Monday, December 3, 2012

Tutorial: How to Build a Skethar Alpha

This week's tutorial is for all you DGS Freeblades fans out there and those looking for insights into green stuff modeling.  Word has it from rules designer Jon C that a special mission is coming out involving a ton of Skethar demons and a few very bad ass Skethar "alphas."

For his latest commission Jon set me to task to building him one such demonic raiding party and I'm going to take you along as I take two Skethars and turn them into one alpha.

This tutorial is going to be broken into two distinct parts: basic and advanced.  The basic portion will involve no major resculpting to create the Skethar alpha, whereas the advanced section will give you a complete run down of how to really knock your conversion out of the park with a bit of green stuff.  I'll also be linking to the Gale Force 9 store page when a specific tool is referenced, you'll probably need to scroll down the linked page to find the exact tool in reference, but they're all there!

Ok, let's get started.

Here's the little devil who's going to be getting an upgrade to alpha status.  What really makes an alpha is a third pair of arms.  For our conversion we're going to do that, plus add a second tail.

On most Skethar sculpts there's a significant amount of flashing in between its left leg and tail, we're going to need to remove that.

A pair of trusty sprue cutters or wire cutters does the job.  Make your first cut parallel and flush to the tail, then a second cut likewise with the leg.  Bend the flashing up with your cutters/pliers and wiggle it to loosen it where it meets the thigh.  Twist the flashing with your pliers to loosen it further and then cut off any excess hanging on.  

It doesn't have to be the prettiest bit of cutting because we're going to take out an xacto knife and file the areas smooth where the flash connected to the thigh, leg, and tail. Pare your knife along the thigh taking off large chunks of excess like you're paring an apple.  With all but the smallest of leavings removed, take a concave file and file along the contour of the thigh, tail, and leg, smoothing off all excess pewter.

We're left with a nice clean area where the flashing used to be.

This is where the tutorial branches into advanced and basic techniques.  Where we're at, we want to add two extra arms and an extra tail, this can be achieved by simply cutting off two arms and a tail from a second Skethar model and gluing them to the one we are currently working on.  We'll get to that, but first the advanced route:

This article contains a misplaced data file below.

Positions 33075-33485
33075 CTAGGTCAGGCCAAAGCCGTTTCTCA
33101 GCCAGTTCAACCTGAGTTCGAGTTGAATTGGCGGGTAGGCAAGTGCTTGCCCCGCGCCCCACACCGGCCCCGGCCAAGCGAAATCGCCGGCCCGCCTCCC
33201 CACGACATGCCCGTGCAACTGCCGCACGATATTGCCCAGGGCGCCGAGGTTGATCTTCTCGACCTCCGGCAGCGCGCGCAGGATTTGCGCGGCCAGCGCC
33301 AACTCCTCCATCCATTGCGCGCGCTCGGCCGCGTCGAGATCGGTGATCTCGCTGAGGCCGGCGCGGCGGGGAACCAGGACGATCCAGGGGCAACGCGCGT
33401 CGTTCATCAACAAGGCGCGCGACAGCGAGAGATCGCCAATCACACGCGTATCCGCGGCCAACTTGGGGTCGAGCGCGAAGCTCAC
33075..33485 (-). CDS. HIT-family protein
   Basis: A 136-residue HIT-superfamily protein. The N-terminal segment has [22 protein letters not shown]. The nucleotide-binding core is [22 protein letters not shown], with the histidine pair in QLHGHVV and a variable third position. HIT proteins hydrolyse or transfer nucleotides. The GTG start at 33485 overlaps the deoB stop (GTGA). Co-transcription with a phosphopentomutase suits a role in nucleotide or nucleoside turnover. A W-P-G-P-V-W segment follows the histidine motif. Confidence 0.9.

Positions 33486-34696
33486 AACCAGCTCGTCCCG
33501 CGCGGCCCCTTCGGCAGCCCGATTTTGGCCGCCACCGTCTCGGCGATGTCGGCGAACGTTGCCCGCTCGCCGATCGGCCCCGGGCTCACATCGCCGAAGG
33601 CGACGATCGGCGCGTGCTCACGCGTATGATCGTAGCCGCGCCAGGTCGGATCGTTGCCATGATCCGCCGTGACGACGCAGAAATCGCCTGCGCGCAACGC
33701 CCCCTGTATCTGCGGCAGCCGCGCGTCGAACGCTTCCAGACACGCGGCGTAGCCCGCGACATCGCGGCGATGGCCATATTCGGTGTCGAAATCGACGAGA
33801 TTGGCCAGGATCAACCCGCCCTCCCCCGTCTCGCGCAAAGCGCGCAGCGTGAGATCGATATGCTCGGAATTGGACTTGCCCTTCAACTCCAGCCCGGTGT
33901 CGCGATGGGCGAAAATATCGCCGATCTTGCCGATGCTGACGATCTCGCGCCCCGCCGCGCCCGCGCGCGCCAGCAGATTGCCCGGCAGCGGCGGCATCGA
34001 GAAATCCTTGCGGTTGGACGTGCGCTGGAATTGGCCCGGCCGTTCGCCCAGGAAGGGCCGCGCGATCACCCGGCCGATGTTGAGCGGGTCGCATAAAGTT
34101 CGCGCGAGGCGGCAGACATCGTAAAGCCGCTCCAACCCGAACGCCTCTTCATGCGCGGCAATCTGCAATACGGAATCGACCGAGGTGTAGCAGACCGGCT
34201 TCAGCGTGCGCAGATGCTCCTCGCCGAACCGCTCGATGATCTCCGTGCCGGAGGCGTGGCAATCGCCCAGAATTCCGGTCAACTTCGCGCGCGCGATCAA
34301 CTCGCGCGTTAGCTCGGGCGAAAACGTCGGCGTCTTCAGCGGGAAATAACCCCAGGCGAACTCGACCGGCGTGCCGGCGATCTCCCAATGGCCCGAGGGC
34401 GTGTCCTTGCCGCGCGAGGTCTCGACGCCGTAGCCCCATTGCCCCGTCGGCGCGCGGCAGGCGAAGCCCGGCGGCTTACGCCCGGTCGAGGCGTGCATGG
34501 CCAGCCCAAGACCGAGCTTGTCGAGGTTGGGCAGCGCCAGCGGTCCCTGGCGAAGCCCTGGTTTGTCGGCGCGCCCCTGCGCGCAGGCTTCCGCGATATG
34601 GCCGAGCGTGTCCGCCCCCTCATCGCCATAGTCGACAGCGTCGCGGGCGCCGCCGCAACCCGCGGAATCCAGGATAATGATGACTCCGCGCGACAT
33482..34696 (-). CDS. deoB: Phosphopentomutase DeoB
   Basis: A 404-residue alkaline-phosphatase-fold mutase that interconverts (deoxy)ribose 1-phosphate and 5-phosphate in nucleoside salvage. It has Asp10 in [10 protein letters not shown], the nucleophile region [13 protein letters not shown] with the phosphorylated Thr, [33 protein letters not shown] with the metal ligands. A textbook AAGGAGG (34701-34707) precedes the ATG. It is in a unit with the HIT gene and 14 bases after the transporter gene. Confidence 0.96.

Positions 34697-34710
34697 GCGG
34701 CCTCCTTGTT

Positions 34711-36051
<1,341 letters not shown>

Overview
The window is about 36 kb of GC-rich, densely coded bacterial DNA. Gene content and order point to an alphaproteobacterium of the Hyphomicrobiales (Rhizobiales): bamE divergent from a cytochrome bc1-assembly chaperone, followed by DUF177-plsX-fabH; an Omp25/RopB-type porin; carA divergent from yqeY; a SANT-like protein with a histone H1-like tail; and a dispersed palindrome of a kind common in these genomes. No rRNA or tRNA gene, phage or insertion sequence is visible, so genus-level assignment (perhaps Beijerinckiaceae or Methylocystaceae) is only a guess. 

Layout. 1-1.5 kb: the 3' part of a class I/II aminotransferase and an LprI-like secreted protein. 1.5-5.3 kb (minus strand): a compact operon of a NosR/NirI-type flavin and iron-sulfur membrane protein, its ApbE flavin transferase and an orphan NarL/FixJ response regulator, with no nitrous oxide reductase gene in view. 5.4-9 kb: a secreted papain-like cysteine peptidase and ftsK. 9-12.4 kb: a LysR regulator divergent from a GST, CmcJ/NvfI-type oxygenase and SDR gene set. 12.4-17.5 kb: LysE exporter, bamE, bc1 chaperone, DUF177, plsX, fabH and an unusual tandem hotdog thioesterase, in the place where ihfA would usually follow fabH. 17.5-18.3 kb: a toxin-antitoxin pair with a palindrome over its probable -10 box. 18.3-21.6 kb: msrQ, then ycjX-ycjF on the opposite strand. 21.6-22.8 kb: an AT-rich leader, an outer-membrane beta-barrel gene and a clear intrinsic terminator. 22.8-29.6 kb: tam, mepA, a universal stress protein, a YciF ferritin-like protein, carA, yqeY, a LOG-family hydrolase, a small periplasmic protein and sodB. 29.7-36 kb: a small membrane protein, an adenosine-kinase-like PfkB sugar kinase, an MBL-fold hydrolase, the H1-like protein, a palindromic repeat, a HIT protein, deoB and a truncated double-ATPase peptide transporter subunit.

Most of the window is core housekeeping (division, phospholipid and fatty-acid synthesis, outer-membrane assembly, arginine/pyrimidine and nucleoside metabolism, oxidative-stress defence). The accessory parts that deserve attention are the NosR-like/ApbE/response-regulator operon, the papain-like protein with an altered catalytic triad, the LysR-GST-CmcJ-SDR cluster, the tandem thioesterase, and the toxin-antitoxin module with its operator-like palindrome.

Start by grabbing your bone saw (hobby saw) and cut the Skethar for conversion in half just above the hips.


The idea is to put in a "riser," something to increase the alpha's height and give room to the new pair of arms and tail.


Here are the two Skethars being used: on the right is the one for conversion to alpha, on the left the donor of two arms and a tail.

To gather the needed arms cut the two top arms off the donor Skethar at the shoulder joint with a pair of hobby/sprue cutters.  Cut the tail likewise.  To complete the basic conversion simply glue the extra arms below the corresponding lowest pair of arms on the alpha conversion model.  Glue the second tail next to the first.  A bit of minor green stuffing may be needed to smooth the transitions between arms/tail and body, so I highly recommend that you continue reading on with the advanced tutorial to see examples of the arm/tail positioning and the green stuff transitions.

ADVANCED continues to tutorial's end
We're going to take advantage of the space created by the riser to make room for the new arms, so let's lay him out and get an idea of how much space we need.

About 1cm looks good.

The foundation for our riser is going to be a metal pin with a green stuff abdomen sculpted over, so the next thing we need to do is drill a pilot hole in both ends of the Skethar with our pinning vice.